THIS week has seen Ireland basking in record high temperatures.
Although West Cork enjoyed temperatures in the high twenties, we didn’t quite see the uncomfortably high and record-breaking 30+ degrees which were experienced in Dublin and other midland locations.
But should we really be using the word ‘enjoyed’ in connection with summer temperatures at all?
There is a tendency in a country that often ‘suffers’ rain-sodden Junes and Julys to embrace any kind of summer heat. There have been many commentators – climate experts, mostly – writing or speaking in the media this week, blaming those same media for glamorising the heatwaves by using images of ice-cream, packed beaches, kids jumping off piers and headlines welcoming the long-awaited summer, when really (they say) we should be shouting ‘Climate Crisis!’ from the rooftops instead.
But the reality is, it is not just the media that likes to welcome the sun into our Irish lives, after months of grey days and damp weekends.
As Irish folk, it is basically in our DNA to welcome a bit of heat into our bones.
Stand around any water cooler this week, or even a queue for an iced coffee, and you will find people commenting on the fact that our summers are most definitely getting warmer, and that the conditions in central Europe this week are no joke.
Welcoming the sunshine but acknowledging the increasing threat to the planet does not need to be mutually exclusive.
There is no doubt that the majority of people in West Cork breathed a sigh of relief when we saw the temperature stop climbing when it hit 26 degrees on Monday.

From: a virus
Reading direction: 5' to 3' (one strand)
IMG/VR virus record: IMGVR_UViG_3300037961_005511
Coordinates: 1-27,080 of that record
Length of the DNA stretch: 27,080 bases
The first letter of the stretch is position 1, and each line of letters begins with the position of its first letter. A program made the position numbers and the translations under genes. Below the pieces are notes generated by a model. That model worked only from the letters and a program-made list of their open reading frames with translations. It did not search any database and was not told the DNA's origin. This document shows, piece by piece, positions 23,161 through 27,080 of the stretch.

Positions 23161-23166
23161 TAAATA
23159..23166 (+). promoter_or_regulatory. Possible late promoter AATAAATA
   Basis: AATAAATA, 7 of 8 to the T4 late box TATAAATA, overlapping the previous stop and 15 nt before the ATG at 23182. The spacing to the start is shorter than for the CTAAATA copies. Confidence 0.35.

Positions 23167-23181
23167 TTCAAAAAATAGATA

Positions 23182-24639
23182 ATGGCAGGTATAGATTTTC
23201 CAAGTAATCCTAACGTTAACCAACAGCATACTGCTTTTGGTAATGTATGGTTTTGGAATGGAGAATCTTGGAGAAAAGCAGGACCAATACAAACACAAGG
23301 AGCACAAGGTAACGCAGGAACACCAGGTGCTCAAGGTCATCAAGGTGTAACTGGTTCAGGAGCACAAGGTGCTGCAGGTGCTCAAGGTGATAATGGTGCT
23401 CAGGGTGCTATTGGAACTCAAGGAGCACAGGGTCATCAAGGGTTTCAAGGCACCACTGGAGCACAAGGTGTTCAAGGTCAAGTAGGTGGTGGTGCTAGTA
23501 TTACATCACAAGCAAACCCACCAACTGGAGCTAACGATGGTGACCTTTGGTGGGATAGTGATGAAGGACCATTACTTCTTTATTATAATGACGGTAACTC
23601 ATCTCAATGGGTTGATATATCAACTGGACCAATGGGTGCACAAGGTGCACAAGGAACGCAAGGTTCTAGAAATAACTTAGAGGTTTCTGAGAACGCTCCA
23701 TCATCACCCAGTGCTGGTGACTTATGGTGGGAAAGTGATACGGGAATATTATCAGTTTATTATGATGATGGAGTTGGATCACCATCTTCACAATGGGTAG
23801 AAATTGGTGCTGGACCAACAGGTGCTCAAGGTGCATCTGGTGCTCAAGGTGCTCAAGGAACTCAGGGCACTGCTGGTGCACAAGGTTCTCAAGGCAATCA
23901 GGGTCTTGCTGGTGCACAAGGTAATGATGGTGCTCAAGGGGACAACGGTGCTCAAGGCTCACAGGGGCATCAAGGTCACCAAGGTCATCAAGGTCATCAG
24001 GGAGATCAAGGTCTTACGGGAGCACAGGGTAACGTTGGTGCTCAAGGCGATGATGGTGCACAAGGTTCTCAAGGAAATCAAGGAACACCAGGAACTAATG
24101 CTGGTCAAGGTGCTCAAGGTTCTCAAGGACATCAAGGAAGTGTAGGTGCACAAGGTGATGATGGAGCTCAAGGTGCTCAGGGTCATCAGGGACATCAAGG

Our proximity to the coast here meant we availed of a cool breeze most days this week, although there were still some worrying hill fires, and Clonakilty and Coppeen were named as locations where water levels were causing issues for the utility supplying them.
And therein lies another major problem – with the increasing heat, and associated droughts that we are expected to experience most years from now on, the scarcity of that essential resource will become a massive headache for governments.
Although we are on an island, past administrations have shied away from controversial options like expensive desalination plants and extending reservoir facilities and have largely kept their heads in the very dry sand about finding solutions to the contentious water supply issue.
It is unlikely water charges will be a popular subject for any prospective government, and yet we need to fund ways to sort out what is going to become one of the most pressing issues of the next few decades, if temperatures continue to rise.
It is almost unbelievable to think that, despite all of this week’s startling scenes from Europe of wildfires, scorched earth and even fatalities due to heat exhaustion, there are still those people who are climate change deniers.
We don’t have to look too far for them, either. Any random scroll on any given social media network will unveil plenty of them. The ‘sure I remember a hot summer 30 years ago too’ brigade.
But what they fail to see is that it is not the occurrence of these hot summers that is worrying – it is the frequency and regularity of them in the past two decades.
Climate change commentator Peter Thorne of Maynooth University wrote last week that it is not just the daily temperatures that we need to worry about – but the aggregated heat they lead to – the ground and our buildings do not get a chance to recover and so they accumulate the heat after several days of exposure – so our bodies are not recovering, either. For those adults who are young and fit, this may not seem such a concern. But for the very young, the elderly, or those with Covid, or breathing issues, it could put even more pressure on our ailing health services.
The climate crisis has tentacles reaching out into so many areas – at a micro level it is affecting our relations, our friends, our pets, the farmers, the utility companies, the economy. It is hard to find a sector or group of people that will not be touched by it in some way. On a macro level, it will lead – and is already leading – to climate migration, the devastation of vast swathes of land, and an energy and food crisis.
Whatever way you look at it, it is a matter of life and death.